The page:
I had wanted to purchase a copy of “Big Blue” for a number of years now and spent many hours looking for one with the right combination of condition (I didn’t care if it had any stamps within as long as the binder and pages were in good shape) and price, particularly shipping costs. Alas, this one is nearly pristine with just a small ding in the top of the front cover and even included “several hundred stamps”, perhaps a third of which were duplicates to those already in my collection. I am very slowly going through it inventorying what is there and adding stamps I previously housed in various stock books. I will be reporting on my progress with this album in occasional blog entries so look for those if you are interested.
On the same day at the big album arrived, a packet of SuperSafe stamp hinges ordered from a dealer in Rockwell, Texas (mailed on 2 January). I prefer to use hinges rather than mounts for all but the more expensive MNH stamps (of which I have relatively few) but never order very many at a time due to Thailand’s high humidity. I don’t need a stockpile of stuck-together stamp hinges!
My next heavy parcel was sitting on the counter downstairs ten days later — Friday, 22 January. The one contained not one but three new albums, Part II of the Scott International (1941-1949) and two volumes of the French Historical Album published by Pierre de Brimont with one covering the years 1947-1958 and the other 1958-1962, all in pristine condition and with some stamps included. I hope to find some additional volumes of the Brimont albums as these are quite packed with information; those I won on eBay were a real steal with the later volume hammering-down at just USD 0.99! These were purchased from a dealer in Staten Island, New York; the nearly 20-pound carton was postmarked on 13 January making a nine-day trip to Phuket.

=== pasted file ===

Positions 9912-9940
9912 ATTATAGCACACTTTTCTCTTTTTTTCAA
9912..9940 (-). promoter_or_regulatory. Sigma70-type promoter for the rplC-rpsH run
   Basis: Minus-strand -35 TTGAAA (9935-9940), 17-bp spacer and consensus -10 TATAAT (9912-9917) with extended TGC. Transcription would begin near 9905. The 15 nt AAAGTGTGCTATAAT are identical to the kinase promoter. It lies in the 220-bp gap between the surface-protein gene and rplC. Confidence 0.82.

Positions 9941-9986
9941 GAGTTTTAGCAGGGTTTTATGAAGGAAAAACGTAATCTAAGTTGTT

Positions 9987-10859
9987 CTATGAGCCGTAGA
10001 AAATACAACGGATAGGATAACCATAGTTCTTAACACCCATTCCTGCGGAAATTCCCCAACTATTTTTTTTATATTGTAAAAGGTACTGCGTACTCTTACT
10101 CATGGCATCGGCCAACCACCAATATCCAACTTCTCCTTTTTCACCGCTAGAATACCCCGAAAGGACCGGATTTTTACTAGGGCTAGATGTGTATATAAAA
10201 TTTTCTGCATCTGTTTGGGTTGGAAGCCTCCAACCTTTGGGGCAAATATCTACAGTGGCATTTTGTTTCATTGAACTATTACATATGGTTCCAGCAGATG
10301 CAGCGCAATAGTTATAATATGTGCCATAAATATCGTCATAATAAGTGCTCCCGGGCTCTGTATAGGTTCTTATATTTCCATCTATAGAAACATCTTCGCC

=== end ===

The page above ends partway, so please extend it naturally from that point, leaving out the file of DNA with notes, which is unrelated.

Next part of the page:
After work on the 25th, I stopped off at the Phuket Philatelic Museum once again to purchase the recently released Children’s Day and 150th Anniversary of Wat Ratchapradit issues; both had multiple sheets (2 3-baht and 2 5-baht for the former and 4 5-baht and 1 10-baht sheet plus a souvenir sheet for the latter) making this the first expensive local purchase of 2021. I had gone to the museum on Children’s Day (always the second Saturday in January) but they had not yet received their shipment from Bangkok. On the 22nd, I received a text from the shop clerk letting me know that both stamp sets had arrived. I wasn’t able to get there until the 25th but she had previously applied the Phuket postmarks to my covers with the appropriate dates.
The same day, I received a 1941 postcard picturing different views of Rock City high atop Lookout Mountain in Chattanooga, Tennessee. This was a childhood favorite summertime trip and I am planning an article about the site for my postcard blog once I have accumulated a few more cards. This was meter-dated on 5 January.
Finally, on the last Saturday of the month I received an envelope from Great Britain with a virtually unreadable COVID-themed spray-jet cancellation. This contained an old album page of Italian stamps starting with Scott #23 from 1863 and going up to 1896. Many of the stamps had tears or short perforations plus there were two duplicates within the small lot. Still, I managed to add five good stamps to my Part I album.
Thus ends this first installment of the revamped “Mail Call”. While I don’t have anything as exciting as new albums on the horizon, there are a few nice stamps winging their way (or on the so-called Slow Boat to China) that should be arriving at some point in February.